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Jurors deadlocked in Del City police captain's manslaughter trial

Shortly before 1 a.m. Tuesday, 10 jurors were in agreement on one side, one juror was in agreement on the other side and one refused to participate. Jurors were excused by the judge and were told to come back at noon to continue deliberation. The jury foreman did not disclose how the jurors voted.
by Matt Dinger Modified: November 26, 2013 at 12:57 am •  Published: November 25, 2013

Jurors were deadlocked on the fate of Del City police Capt. Randy Trent Harrison and were excused from the courthouse in the early hours of Tuesday morning.

Judge Donald Deason instructed them to return to court Tuesday at noon for more deliberation.

It was the sixth day of the first-degree manslaughter trial in Oklahoma County District Court.

The jury began deliberating about 4:30 p.m. By midnight, 10 jurors were in agreement on one side, 1 on the other side, and 1 is reported to have refused to participate in deliberation. The jury foreman did not disclose how the jurors voted.

A mistrial had not been called in the case. After the jurors said they were deadlocked, the judge and attorneys gathered to discuss whether jurors could agree on an outcome. At 12:45 a.m., Deason sent them home with instructions to come back at noon.

Harrison is charged in the death of Dane Scott, 18. Scott was fatally shot in the back following a police pursuit and scuffle in southeast Oklahoma City March 14, 2012. He had been disarmed before being killed by Harrison.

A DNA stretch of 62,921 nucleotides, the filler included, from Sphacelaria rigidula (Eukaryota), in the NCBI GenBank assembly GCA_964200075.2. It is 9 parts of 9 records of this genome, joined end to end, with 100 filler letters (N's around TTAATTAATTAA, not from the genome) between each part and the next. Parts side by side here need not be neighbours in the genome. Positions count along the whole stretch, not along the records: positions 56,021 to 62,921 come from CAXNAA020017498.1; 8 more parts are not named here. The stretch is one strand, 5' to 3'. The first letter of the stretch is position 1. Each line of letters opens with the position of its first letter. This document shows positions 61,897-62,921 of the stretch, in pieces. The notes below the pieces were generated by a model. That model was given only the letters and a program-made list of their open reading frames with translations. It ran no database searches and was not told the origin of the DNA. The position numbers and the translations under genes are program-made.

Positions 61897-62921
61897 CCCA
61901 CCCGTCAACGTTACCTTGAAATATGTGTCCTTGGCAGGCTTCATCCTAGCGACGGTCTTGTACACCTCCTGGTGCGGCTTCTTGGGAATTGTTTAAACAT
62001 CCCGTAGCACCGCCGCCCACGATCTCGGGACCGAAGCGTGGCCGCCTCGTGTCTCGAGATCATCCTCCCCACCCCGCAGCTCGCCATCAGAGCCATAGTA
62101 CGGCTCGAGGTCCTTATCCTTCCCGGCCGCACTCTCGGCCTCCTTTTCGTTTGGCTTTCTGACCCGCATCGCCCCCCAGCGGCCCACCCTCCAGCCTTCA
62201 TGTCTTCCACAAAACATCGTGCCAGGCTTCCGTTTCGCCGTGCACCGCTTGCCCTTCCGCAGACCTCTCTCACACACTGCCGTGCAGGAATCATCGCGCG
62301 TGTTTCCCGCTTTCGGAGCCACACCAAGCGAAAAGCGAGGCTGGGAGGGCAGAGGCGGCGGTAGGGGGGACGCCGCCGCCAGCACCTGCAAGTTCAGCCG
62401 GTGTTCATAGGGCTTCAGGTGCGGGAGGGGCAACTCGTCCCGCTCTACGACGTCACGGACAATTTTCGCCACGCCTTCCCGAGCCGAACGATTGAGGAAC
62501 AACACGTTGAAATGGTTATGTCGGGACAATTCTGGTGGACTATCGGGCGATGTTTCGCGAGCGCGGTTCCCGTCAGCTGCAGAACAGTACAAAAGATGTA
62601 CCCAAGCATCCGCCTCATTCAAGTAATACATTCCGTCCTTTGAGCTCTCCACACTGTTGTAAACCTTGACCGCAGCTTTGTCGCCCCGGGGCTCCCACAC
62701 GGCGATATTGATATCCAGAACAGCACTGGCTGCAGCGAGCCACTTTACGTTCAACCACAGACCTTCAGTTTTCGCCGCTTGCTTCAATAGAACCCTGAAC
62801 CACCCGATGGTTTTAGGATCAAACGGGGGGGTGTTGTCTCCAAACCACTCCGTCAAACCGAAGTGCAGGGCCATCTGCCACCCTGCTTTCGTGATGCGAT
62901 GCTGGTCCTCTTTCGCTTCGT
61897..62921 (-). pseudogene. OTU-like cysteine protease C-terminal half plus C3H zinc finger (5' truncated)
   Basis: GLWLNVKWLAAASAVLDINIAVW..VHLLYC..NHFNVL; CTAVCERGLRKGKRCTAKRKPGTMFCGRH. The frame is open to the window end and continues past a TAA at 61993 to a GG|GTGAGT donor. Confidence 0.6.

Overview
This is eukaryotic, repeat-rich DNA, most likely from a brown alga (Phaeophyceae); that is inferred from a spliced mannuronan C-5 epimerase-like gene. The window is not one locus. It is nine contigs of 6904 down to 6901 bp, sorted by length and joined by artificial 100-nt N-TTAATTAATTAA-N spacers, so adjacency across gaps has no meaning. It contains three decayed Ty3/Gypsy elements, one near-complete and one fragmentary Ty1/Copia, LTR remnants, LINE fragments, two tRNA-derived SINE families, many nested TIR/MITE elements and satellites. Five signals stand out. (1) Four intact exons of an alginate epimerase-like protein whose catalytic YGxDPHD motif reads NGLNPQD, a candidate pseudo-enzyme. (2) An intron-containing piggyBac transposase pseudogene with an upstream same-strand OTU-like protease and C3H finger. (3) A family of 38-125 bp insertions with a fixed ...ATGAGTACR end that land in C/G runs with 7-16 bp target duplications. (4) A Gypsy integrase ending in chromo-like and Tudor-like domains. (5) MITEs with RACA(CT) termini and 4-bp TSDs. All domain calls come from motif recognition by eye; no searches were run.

If convicted, Harrison faces four years to life in prison.

“A good police officer crossed the line. He didn't follow the rules,” Assistant District Attorney Gayland Gieger said in closing arguments Monday afternoon.

“It became personal between Capt. Harrison and Dane Scott,” he said.

“At the time deadly force was used, this police officer was not justified in shooting, shooting, shooting, and finally killing,” Gieger said.

“There is no reasonable doubt in this case,” he said.

But defense attorney Doug Friesen argued that Harrison was just doing his duty and responding only to the threat of Scott.

“All Dane Scott had to do to get a different outcome was to stop. That's all he had to do,” Friesen said.

“They would like you to think Capt. Harrison is an out-of-control maniac,” he said.

“It's just another day at the office for him. It's just another bad guy.”

“When he had a clear shot and the legal reason for doing so, he took the shots,” Friesen said.

‘Trained to respond'

Harrison wept openly when he testified about the final moments of Dane Scott Jr.'s life Monday morning.

“I wanted to save his life. I was the one who shot him, so I wanted to try and make him live,” Harrison testified.

“I told him not to die on us.

“I didn't want him to die. He's a human being.”

Harrison also recounted the high-speed pursuit, the ground scuffle and the shots he fired.

He said he saw Scott point a gun in his face and that when he initially tried to shoot Scott, his gun jammed.

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by Matt Dinger
Court Reporter
Matt Dinger was born and raised in Oklahoma City. He has worked in OPUBCO's News and Information Center since 2006, and has been assigned to the breaking news desk since its formation in fall 2008. He specializes in crime and police reporting.
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